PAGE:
With Jackie McLean 1965 Jacknife 1965 Consequence With Hank Mobley 1956 Hank Mobley Sextet 1956 The Jazz Message of Hank Mobley, Vol. 2 1958 Peckin' Time 1958 Monday Night at Birdland with Curtis Fuller and Billy Root 1958 Another Monday Night at Birdland with Curtis Fuller and Billy Root 1963 No Room for Squares 1965 Dippin' 1965 A Caddy for Daddy 1966 A Slice of the Top 1966 Straight No Filter 1967 Third Season With Grachan Moncur III 1963 Evolution With Wayne Shorter 1959 Introducing Wayne Shorter 1964 Night Dreamer With Jimmy Smith 1957 House Party 1957 Confirmation 1958 The Sermon! With Lonnie Smith 1968 Think! 1969 Turning Point With Stanley Turrentine 1964 Mr. Natural With McCoy Tyner 1967 Tender Moments With Jack Wilson 1967 Easterly Winds With Reuben Wilson 1969 Love Bug With Larry Young 1969 Mother Ship With The Young Lions 1960 The Young Lions

Matthijs B├╝chli

Matthijs Büchli is a Dutch track cyclist, who rides for UCI Track Team BEAT Cycling Club. He became world champion in the keirin at the 2018 UCI Track Cycling World Championships. In 2016 Büchli won the silver medal in the men's keirin at the Olympic Games in Rio de Janeiro. Since 2017 Büchli is riding for the commercial team of BEAT Cycling Club together with Theo Bos and Roy van den Berg. 2011 National Track Championships 2nd Kilo 2nd Omnium 3rd Keirin2012 National Track Championships 1st Sprint 3rd Keirin2013 1st Keirin, 2012–13 UCI Track Cycling World Cup, Aguascalientes 3rd Keirin, UCI Track Cycling World Championships2014 3rd Keirin, UCI Track Cycling World Championships2016 2nd Keirin, Summer Olympics 2nd Team sprint, UCI Track Cycling World Championships2017 2nd Team sprint, UCI Track Cycling World Championships 3rd Team sprint, UEC European Track Championships2018 1st Team sprint, UCI Track Cycling World Championships National Track Championships 1st Sprint 3rd Team sprint2019 UCI Track Cycling World Championships 1st Team sprint 1st Keirin "Double delight for GB cyclists.."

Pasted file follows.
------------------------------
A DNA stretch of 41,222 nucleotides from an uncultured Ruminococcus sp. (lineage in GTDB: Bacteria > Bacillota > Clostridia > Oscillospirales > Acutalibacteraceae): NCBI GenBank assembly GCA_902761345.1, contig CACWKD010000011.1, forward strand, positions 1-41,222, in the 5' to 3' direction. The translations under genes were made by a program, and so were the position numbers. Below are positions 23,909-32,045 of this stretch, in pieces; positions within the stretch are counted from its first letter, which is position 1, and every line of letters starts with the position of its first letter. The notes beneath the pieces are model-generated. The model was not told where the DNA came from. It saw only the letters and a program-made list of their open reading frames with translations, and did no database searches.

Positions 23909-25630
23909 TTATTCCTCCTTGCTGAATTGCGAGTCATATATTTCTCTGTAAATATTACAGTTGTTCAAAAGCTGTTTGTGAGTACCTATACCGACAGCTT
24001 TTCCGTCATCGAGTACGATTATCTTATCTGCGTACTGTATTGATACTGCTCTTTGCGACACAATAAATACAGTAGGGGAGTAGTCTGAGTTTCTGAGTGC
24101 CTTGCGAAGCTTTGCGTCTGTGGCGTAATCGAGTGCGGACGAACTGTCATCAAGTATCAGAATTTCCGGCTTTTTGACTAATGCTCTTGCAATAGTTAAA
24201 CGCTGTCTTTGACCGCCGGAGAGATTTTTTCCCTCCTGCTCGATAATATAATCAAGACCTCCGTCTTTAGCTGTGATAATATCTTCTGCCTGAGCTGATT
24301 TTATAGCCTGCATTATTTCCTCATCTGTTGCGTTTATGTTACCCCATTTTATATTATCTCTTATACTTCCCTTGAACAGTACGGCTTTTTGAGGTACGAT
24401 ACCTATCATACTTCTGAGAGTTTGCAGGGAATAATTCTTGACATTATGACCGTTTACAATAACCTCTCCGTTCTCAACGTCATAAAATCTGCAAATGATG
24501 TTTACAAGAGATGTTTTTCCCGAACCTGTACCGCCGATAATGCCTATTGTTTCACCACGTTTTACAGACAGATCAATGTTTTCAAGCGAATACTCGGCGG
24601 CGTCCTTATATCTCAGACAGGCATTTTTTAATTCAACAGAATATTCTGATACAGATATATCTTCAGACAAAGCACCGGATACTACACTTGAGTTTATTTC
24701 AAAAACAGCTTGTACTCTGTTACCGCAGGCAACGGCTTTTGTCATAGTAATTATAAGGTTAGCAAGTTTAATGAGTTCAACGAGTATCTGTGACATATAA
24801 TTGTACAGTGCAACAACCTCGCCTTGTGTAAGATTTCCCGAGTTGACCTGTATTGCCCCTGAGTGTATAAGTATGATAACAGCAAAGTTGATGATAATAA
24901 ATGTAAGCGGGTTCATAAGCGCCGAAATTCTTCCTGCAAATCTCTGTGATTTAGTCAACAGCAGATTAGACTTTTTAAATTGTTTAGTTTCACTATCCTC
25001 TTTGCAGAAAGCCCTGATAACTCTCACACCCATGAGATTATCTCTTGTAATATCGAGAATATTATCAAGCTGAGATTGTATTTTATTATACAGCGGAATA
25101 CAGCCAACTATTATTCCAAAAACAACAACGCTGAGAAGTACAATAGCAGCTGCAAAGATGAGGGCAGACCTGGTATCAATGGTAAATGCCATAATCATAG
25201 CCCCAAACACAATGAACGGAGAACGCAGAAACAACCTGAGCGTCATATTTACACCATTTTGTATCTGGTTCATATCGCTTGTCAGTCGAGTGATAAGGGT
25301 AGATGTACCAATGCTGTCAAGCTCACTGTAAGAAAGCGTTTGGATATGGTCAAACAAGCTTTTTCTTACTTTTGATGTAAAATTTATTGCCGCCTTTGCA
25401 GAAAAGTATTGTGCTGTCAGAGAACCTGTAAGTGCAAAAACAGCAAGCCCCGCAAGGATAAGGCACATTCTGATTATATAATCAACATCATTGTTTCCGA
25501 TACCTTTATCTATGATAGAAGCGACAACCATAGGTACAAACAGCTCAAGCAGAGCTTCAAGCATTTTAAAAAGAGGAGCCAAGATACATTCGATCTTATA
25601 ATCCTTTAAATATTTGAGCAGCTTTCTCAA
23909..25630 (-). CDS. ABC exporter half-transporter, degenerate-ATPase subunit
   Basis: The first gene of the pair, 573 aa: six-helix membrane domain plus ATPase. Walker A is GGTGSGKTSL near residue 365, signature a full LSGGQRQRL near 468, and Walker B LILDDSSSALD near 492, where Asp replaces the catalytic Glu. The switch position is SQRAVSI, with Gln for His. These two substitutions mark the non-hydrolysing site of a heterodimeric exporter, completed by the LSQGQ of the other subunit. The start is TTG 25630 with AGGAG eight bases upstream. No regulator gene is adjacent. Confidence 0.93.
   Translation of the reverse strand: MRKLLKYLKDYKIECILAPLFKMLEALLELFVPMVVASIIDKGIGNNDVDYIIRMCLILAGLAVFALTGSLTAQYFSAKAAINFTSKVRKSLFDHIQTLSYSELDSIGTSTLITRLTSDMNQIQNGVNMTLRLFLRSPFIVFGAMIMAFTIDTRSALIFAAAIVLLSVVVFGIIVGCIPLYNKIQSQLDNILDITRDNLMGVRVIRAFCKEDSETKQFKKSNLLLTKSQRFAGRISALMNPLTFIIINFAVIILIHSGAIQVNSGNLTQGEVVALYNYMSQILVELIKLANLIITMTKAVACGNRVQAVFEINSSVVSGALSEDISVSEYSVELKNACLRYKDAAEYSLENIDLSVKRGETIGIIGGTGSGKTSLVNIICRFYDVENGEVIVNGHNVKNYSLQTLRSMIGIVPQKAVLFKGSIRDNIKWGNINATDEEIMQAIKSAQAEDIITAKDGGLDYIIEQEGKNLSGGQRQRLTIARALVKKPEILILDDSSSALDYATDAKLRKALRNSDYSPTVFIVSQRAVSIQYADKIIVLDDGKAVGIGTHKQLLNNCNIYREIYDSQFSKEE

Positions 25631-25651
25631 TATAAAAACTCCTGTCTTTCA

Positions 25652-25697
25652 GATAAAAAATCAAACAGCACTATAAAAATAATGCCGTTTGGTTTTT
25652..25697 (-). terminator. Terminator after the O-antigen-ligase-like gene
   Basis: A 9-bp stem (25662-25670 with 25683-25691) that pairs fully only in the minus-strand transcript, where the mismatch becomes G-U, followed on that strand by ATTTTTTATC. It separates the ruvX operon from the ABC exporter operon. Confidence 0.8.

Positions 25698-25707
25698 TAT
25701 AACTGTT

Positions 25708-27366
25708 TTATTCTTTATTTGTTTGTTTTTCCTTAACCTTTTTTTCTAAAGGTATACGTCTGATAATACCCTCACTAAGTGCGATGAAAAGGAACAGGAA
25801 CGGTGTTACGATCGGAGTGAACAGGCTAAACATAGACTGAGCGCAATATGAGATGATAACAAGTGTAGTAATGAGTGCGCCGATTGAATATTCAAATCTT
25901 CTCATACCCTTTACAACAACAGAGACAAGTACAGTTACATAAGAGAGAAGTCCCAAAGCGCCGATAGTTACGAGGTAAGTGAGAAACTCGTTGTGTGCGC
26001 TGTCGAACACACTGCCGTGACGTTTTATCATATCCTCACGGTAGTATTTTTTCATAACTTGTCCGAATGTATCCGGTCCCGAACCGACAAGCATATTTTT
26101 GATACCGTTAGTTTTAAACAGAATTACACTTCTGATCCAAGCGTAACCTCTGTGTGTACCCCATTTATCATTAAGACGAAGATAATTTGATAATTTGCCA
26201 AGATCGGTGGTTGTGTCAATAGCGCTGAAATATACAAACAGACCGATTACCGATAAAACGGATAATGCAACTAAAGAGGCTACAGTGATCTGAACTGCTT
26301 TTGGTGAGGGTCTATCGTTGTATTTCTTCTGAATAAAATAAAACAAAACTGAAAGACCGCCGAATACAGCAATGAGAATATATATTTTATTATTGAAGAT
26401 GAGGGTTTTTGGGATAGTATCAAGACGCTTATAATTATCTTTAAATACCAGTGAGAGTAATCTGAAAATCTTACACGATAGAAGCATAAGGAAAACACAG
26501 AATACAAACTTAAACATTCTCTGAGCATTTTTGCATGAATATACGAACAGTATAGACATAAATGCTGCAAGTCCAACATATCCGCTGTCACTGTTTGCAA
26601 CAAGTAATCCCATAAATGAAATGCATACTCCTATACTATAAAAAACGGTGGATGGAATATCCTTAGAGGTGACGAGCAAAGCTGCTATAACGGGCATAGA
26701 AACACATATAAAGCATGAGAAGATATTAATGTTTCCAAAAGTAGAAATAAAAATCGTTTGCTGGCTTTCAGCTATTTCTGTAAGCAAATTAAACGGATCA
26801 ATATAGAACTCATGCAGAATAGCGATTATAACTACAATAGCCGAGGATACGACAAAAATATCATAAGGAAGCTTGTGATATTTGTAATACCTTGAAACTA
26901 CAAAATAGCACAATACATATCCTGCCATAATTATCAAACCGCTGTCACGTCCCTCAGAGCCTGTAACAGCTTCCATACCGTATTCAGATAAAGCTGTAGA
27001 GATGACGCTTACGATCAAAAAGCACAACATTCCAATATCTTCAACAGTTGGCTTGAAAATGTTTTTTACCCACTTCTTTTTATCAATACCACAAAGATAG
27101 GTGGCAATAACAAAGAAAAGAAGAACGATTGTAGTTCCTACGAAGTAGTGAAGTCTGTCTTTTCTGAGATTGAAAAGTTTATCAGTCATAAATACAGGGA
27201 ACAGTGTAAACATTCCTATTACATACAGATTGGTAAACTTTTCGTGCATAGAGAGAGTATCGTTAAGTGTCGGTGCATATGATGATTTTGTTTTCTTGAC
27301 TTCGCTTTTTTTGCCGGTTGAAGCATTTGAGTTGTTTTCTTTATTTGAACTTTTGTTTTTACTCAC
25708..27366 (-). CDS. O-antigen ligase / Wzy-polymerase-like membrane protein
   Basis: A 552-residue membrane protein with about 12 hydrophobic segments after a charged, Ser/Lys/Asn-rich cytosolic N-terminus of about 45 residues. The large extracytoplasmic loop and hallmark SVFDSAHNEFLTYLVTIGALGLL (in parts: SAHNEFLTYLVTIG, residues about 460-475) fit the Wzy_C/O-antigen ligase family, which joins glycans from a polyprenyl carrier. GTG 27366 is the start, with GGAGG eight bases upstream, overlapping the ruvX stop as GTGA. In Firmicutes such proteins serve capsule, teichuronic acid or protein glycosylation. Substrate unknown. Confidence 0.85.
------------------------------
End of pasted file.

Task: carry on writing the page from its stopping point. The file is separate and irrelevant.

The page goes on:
Birmingham Mail. MGN Ltd. 2013. HighBeam Research. 30 April 2013 "Kenny grabs keirin crown. Daily Record. MGN Ltd. 2013. 30 April 2013 "Yates wins points race at track cycling worlds." Yakima Herald-Republic. Yakima Herald-Republic. 2013. 30 April 2013 Matthijs Büchli at Olympics at Sports-Reference.com Matthijs Büchli at Cycling Archives Matthijs Büchli at CycleBase

Tarax

Tarax is an Australian brand of soft drink. Tarax was the brand-name of bottler. George Pethard, an English-born storeman based in Numurkah, established a business selling a herbal soft drink described as a "non-alcoholic beer" made without yeast, known as "Taraxale". "Tarax" derived from the Latin name for the dandelion. George joined his father's business in 1898 and moved to Bendigo in 1902, establishing the business behind "Taraxville", his home in the suburb of Golden Square; the business was expanded with Tarax Bars being established throughout Victoria. After World War II, the company restricted itself to selling conventional carbonated soft drink. In the 1950s Tarax won an Australian Institute of Food Science and Technology Award for its co-production of a flame spin sterilizer. Tarax was a marketing innovator, including sponsorship of the long-running Tarax Happy Show on television from 1957, compered by Happy Hammond and "Uncle" Norman Swain, the development of new packaging, such as the steel can.

Tommy Tarax was a character who appeared on bottle tops and advertising displays, on TV as a puppet with ventriloquist Ron Blaskett. Producing a wide range of flavours including lemonade, lime, lemon, raspberry, root beer, bitter lemon, "Solo", "Panda", the American "Dixi-Cola", Tarax was at its peak in the 1960s and was one of the top-selling soft drink brands in Victoria. One of the Tarax jingles was: "Be a Top Man, Drink a bottle or can of Tarax Top Ten flavours." "Oranges turn into Tarax, Lovely lovely Tarax. Oranges turn into Tarax, The drink from the top of the tree." They did can UDL pre-mix alcoholic drinks at the Huntingdale site for many years and had an unsuccessful attempt to produce a flavored UHT milk drink in a can. Cadbury Schweppes took over Tarax in 1972, but continued to market Tarax soft drinks as a regional brand to complement its national brands. In the 1970s the brand re-invented itself, with the dropping of several flavours and the introduction of "Black Label" in lemonade and orange.

An extensive advertising campaign featured sultry actress Abigail, famous from the TV series Number 96. Pamela Gibbons of Number 96, performed in the Black Label commercials. While Tarax's popularity has waned since the 1970s, it has still remained on the market, albeit with far lower prominence, relegated to supermarket shelves. Pictures at the State Library of Victoria Tarax Huntingdale Tarax delivery trucks in loading bay. Tarax West Brunswick